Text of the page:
Carbon Sequestration

19 November, 2009
Who Should Attend
This e-symposium is ideal for geologists, engineers, geo-techs, geophysicists, geochemists, and other team members involved in carbon capture and sequestration.
Questions for CEU Credit

Please write a brief (one paragraph) response to the questions and email them to [email protected]

  1. Why is carbon sequestration important in the area of carbon management?
  2. What can coal-fired plants and other users of coal accomplish by using carbon sequestration for carbon management?
  3. Describe carbon capture and carbon storage, and provide an explanation of various types.
  4. Briefly describe the geology of Kentucky or another area, and describe how and where carbon storage can be accomplished.
  5. Briefly discuss another example of geological sequestration of carbon dioxide, a carbon dioxide injection test, or a large-scale injection feasibility study.
  6. Describe what kind of monitoring and tests should be run in conjunction with carbon capture and storage.
Course Content

This presentation will review the results of ongoing carbon storage research in Kentucky by the Kentucky Geological Survey (KGS) and industry partners. The Kentucky Consortium for Carbon Storage at the University of Kentucky was formed in 2008 to implement mandates by the Kentucky state legislature to investigate the potential for carbon sequestration in deep saline reservoirs, organic-rich shales, and in enhanced oil recovery projects. The results of an 8,100 ft. CO₂ injection test well drilled and completed during the summer of 2009 will be presented. In addition, preliminary results of CO2₂ enhanced oil recovery projects in Illinois Basin of western Kentucky will be discussed. A potential sequestration target in Kentucky is Devonian organic-rich black shale, which will be tested in the near future. Progress to date on modeling CO₂ injection into low-permeability organic shales will be included. A brief summary of legal and regulatory activity in Kentucky related to carbon sequestration will be discussed.

The recorded portion is to be followed by a full day of independent study. The one-hour recorded e-symposium can be accessed from any computer anywhere in the world using a high-speed internet connection. You will receive via email information about accessing your independent study materials, to be accessed and studied at any time. You will be able to email responses to the readings, along with your study question answers for CEU credit (if you sign up for the extended package).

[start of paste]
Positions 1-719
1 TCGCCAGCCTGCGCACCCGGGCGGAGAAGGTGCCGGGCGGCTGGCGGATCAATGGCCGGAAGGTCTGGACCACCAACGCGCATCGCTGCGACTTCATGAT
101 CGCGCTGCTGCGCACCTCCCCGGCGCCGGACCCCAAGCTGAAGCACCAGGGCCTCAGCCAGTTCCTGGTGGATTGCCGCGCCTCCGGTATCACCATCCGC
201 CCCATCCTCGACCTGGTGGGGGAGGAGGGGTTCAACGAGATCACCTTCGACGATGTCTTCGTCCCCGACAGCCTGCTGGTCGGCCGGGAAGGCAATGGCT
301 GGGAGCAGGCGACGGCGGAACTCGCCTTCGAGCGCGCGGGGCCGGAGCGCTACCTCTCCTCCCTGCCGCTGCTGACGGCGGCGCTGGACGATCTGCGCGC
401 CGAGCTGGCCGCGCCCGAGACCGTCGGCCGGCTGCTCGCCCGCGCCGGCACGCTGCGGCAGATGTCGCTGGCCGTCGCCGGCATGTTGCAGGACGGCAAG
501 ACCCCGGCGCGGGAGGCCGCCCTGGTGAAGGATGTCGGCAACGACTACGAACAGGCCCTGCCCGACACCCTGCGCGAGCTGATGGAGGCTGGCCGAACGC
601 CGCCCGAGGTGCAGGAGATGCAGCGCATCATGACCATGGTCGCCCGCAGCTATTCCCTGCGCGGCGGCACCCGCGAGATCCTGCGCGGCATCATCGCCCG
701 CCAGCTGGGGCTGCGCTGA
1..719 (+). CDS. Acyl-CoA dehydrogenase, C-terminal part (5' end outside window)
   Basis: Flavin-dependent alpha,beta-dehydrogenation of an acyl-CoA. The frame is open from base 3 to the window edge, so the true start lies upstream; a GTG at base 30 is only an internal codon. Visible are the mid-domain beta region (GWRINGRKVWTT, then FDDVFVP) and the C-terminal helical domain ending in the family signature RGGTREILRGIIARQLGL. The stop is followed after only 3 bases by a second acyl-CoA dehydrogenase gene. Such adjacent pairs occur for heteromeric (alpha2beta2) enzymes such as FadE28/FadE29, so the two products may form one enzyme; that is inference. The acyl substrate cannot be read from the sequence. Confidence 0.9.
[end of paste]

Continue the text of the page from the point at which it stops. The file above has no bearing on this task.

S. Julio Friedmann
Geological Carbon Dioxide Sequestration
Elements, Jun 2007; 3: 179 - 184.

David A. Barnes, Diana H. Bacon, and Stephen R. Kelley
Geological sequestration of carbon dioxide in the Cambrian Mount Simon Sandstone: Regional storage capacity, site characterization, and large-scale injection feasibility, Michigan Basin
Environmental Geosciences, Sep 2009; 16: 163 - 183.

John R. Underhill, Nikos Lykakis, and Salman Shafique
Turning exploration risk into a carbon storage opportunity in the UK Southern North Sea
Petroleum Geoscience, Nov 2009; 15: 291 - 304.

Joel Sminchak, Neeraj Gupta, and Jacqueline Gerst
Well test results and reservoir performance for a carbon dioxide injection test in the Bass Islands Dolomite in the Michigan Basin
Environmental Geosciences, Sep 2009; 16: 153 - 162.

William B. Harrison, III, G. Michael Grammer, and David A. Barnes
Reservoir characteristics of the Bass Islands dolomite in Otsego County, Michigan: Results for a saline reservoir CO₂ sequestration demonstration
Environmental Geosciences, Sep 2009; 16: 139 - 151.

Joshua P. Kirschner and David A. Barnes
Geological sequestration capacity of the Dundee Limestone, Michigan Basin, United States
Environmental Geosciences, Sep 2009; 16: 127 - 138.

Special Section: Unconventional Resources and Co₂ Monitoring

Don White
Monitoring CO₂ storage during EOR at the Weyburn-Midale Field
The Leading Edge, Jul 2009; 28: 838 - 842.

Additional Web-Based Readings

Kentucky Consortium for Carbon Storage

Carbon Sequestration Atlas of the US

Realistic Costs of Carbon Capture

CO₂ Monitoring, Verification and Accounting Best Practices Manual

Midwest Geologic Sequestration Consortium (Illinois Basin)

Midwest Regional Carbon Sequestration Partnership

SECARB- The Southeast Regional Carbon Sequestration Partnership

MIT Carbon Sequestration Resource

MidCarb The midcontinent Interactive Digital Carbon Atlas and Relational Database

NatCarb A National look at carbon sequestration

Recording of original webinar, packet of independent study reading materials, PDF of original PowerPoint presentation by FTP download. (Original presentation date: November 19, 2009.) Some materials will also sent by e-mail.

Expires on
01 January, 2099
Member Tuition without CEU
Expires on
01 January, 2099
Nonmember Tuition without CEU
Expires on
01 January, 2099
Student Tuition without CEU
Expires on
01 January, 2099
Member Tuition with CEU
Expires on
01 January, 2099
Nonmember Tuition with CEU
Expires on
01 January, 2099
Student Tuition with CEU

Expanded package for CEU credit is $100 for AAPG members, and $145 for non-members. Special Student Pricing: $25 for Webinar only; $35 for Expanded package.


David Harris Kentucky Geological Survey
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Director, Innovation and Emerging Science and Technology +1 918 560 2604
Desktop /Portals/0/PackFlashItemImages/WebReady/nash-susan.jpg?width=75&quality=90&encoder=freeimage&progressive=true 28 Susan Nash, Ph.D.

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The American Association of Petroleum Geologists (AAPG) does not endorse or recommend any products and services that may be cited, used or discussed in AAPG publications or in presentations at events associated with AAPG.